24 octubre, 2013

Entrevista previa

La experta

La profesora neoyorquina Linda Lantieri es autora de libros como “Inteligencia emocional infantil y juvenil”. La experta en aprendizaje social y emocional aborda en esta charla las capacidades que se trabajan en la Educación Emocional como, por ejemplo, el ser consciente de los sentimientos y las emociones propias, el ser capaz de gestionarlas, el tener relaciones positivas con la gente, el ser solidario con los otros, el ser capaz de tomar buenas decisiones, etc…

La entrevista

(  leer las respuestas traducidas al español)

Linda ha dado respuesta a las preguntas que los docentes le han hecho llegar. A continuación podéis leer sus respuestas originales (L.L.).

Dear Linda Lantieri: I am a high school counselor. It is obvious for me that we must work with Emotional Education Programs in our centers. Many of the conflicts related to discipline and social harmony that we have in our classrooms are due to a poor emotional education. My question is the following: What kind of activities are the most appropriate when working with teenagers? Do you consider that the activities based in Group Dynamics are adequate? Which Emotional Education programs are being the most successful? (NICOLAS TORTOSA GONZÁLEZ)

L.L.: Dear Nicolas,
I find that the activities based in group dynamics are not enough because they are not teaching explicit skills. The most successful Emotional Education programs are the ones that use a developmentally appropriate curriculum that is researched-based and carefully teaches of the skills of emotional intelligence and gives students time to practice those skills as part of the lesson. The organization CASEL – www.casel.org lists these various programs on their website.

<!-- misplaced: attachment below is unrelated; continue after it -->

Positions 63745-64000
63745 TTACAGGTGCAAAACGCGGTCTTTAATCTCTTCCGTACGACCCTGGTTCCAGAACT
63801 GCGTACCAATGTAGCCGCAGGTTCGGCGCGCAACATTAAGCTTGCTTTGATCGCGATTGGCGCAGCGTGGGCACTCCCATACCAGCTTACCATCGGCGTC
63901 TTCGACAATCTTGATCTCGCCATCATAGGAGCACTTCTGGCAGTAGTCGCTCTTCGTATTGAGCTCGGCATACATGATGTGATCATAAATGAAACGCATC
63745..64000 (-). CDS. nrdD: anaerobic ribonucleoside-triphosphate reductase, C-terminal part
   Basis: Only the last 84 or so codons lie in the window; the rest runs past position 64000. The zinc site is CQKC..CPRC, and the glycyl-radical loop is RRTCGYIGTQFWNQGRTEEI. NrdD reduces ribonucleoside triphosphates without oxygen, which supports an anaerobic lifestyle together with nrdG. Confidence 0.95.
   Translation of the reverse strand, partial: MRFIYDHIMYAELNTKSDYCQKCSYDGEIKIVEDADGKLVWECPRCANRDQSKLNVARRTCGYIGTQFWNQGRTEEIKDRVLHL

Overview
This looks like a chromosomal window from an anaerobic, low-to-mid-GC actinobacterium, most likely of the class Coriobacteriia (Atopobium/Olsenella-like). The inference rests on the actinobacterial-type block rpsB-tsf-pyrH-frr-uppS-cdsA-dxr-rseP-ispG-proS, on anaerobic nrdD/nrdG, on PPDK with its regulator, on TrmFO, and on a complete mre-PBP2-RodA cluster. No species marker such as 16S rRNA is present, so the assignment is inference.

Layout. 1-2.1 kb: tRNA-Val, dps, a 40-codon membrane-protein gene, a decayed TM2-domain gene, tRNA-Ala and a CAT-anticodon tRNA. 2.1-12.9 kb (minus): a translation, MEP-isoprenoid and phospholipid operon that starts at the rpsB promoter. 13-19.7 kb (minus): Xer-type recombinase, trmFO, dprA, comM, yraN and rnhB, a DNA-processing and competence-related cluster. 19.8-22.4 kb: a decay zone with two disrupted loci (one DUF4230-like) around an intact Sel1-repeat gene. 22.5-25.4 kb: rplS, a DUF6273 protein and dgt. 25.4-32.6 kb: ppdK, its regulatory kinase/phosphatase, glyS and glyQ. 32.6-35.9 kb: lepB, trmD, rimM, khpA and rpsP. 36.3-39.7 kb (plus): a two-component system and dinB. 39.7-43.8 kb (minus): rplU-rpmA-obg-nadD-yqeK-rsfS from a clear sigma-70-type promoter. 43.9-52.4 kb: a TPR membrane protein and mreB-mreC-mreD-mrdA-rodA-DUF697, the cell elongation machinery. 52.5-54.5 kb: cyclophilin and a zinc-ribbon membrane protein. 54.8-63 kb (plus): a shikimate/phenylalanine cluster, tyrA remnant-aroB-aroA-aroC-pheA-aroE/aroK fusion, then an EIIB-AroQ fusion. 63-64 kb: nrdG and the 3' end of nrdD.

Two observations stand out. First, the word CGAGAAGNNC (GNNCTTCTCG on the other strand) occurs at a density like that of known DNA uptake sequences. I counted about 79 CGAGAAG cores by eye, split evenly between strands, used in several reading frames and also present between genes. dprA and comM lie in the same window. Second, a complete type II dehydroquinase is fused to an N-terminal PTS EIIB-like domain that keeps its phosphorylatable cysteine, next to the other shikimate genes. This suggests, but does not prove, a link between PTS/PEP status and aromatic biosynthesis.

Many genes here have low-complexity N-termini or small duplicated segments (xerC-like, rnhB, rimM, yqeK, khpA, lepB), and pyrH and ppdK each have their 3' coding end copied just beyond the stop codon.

How can we as teachers or parents convince children that effort is fundamental? (CARMEN FERNÁNDEZ VALDVIESO)

L.L.: Dear Carmen,
I think the best way to convince anyone of something is to model that way of being ourselves. Also in terms of effort, it is helpful when the adults in children’s lives praise children for effort not only for product or the task completed correctly. That helps them realize how important effort is.

Good afternoon Prof. Lantieri, Do you believe that Governments and Public Administrations are not into coming with emotional education in the official curricula or against that, do you believe they aren´t interested in it because, to some extend, it would make more powerful the critical capacity? Thank you very much Kinds regards  (OLEGARIO SAMPEDRO LOPEZ)

L.L: Dear Olegario,
I am not sure I fully understand the question but my guess is that most governments of the world still believe in the superiority of academic competence and the research that is available on emotional education has not gotten to them so they operate with the myth that a vision of education includes only the intellectual development of students.

Many times family and school are run under different parameters. Taking as a starting point the notion that Emotional Education must be extensive to the families, how to invite them to become interested and come to the school center in order to work on this in a common-union? (DANIEL LLANOS ACOSTA)

L.L.: Dear Daniel,
I find the best way to do this around emotional education is to offer parents opportunities to learn the same skills we are teaching their children. In our work with schools, we teach local educators to do a 5 session series of workshops called Skills for Life for Families where the parents are learning the very same skills we are teaching their children. We have to involve parents in experiences like this for them to have a better feeling about schoools. Also we need to make these experiences parent-friendly – food, ,money to travel to the workshop, child care during the workshop etc. should be part of the planning as well.